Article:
Having procured a bottle of Weyerbacher's Sunday Morning Stout, as well as recent bottles of Founders Breakfast Stout and KBS, I figured I had to do these together.  Some people have been calling Sunday Morning Stout "the KBS Killer," and memories fade while imbibing together produces a fairer (if still biased assessment).

Just what makes a stout a breakfast stout, you may ask?  Well, the coffee that is in each beer.  Founders Breakfast Stout also has chocolate (alongside flaked oats), while KBS (Kentucky Breakfast Stout) - though a different base beer - maintains the coffee and chocolate but adds aging in bourbon barrels.  Sunday Morning Stout follows the same pattern as KBS: coffee and bourbon barrels.

Though none of these beers are available in Canada (outside of trading circles), they are available in most North-Eastern States and are worth your quest, especially if you like BA Stouts and coffee.  And really, who doesn't?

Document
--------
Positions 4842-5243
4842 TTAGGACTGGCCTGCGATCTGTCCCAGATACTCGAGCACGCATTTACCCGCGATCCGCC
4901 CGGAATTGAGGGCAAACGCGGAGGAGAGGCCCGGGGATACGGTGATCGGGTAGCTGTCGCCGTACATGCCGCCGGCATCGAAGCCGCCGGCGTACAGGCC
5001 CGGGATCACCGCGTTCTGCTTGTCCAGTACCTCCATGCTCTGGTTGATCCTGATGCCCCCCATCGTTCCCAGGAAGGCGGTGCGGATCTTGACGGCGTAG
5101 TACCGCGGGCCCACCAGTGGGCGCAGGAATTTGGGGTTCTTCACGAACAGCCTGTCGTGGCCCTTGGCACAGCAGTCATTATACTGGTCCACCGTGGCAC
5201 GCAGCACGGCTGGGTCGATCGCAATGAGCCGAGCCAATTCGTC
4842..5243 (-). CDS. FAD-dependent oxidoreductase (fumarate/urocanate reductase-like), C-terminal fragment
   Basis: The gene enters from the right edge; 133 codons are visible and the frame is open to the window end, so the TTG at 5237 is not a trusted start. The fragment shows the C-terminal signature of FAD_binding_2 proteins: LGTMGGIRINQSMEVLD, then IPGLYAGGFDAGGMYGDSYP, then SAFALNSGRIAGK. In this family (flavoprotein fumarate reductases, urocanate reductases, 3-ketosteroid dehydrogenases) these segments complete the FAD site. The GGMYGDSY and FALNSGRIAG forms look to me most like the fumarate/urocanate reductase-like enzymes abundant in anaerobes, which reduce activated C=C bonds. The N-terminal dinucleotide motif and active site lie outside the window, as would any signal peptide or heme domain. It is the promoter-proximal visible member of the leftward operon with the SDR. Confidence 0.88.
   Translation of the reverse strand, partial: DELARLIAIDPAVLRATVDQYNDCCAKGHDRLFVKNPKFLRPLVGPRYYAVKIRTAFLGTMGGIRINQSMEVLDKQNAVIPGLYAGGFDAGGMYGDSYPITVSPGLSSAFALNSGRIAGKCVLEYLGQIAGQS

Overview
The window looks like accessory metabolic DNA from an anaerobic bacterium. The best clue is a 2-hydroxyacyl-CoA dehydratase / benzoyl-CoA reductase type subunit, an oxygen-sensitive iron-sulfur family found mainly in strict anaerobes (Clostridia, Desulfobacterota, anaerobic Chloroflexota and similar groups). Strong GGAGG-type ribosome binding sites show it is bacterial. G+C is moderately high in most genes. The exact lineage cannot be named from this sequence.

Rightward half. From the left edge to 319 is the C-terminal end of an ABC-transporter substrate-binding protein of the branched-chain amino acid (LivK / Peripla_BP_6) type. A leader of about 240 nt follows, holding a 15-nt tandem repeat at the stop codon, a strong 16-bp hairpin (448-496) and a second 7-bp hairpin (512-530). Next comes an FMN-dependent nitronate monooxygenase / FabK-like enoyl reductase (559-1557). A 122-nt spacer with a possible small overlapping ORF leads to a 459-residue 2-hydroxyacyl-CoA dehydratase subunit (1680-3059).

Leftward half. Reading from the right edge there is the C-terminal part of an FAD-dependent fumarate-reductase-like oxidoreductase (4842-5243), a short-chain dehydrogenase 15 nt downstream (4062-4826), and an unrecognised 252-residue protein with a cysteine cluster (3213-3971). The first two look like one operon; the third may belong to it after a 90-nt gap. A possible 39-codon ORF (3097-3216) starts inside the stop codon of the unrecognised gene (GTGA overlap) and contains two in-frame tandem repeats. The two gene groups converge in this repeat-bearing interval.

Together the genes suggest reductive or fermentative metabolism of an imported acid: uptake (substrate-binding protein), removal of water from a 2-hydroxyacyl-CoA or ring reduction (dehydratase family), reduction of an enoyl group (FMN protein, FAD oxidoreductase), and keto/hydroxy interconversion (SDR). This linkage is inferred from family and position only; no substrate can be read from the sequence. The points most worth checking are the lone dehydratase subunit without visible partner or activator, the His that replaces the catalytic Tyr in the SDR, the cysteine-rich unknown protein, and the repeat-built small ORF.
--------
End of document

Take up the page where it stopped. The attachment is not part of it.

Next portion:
For comparison, I will grade all as per BJCP ratings on the table below.

At 8.3% ABV and 60 IBUs, Breakfast Stout should be a bit drier than it is, but it is still a treat.  It pours a deep, dark brown body capped by a moderate mocha head of pretty fair retention.  The head lingers slightly for quite some time, sitting in spotty rings around the top of the beer with some thick, almost milkshake-like lacing around the edges.  It wafts a more coffee forward nose than chocolate, but smells almost like a cold coffee with added chocolate flakes.  The taste begins with lightly sweetened coffee notes, before switching first to what seems almost milk chocolatey with a hint of bittering hops (though only dark chocolate is used in the production) before finishing with tastes of semi-sweetened dark chocolate (and a final trace of coffee).  The body is moderately full, and yet not as thick as one would think for oats, chocolate, and ABV, and it remains super-drinkable with a creamy and velvety, lightly carbonated feel coupled with just a touch of warmth in the end.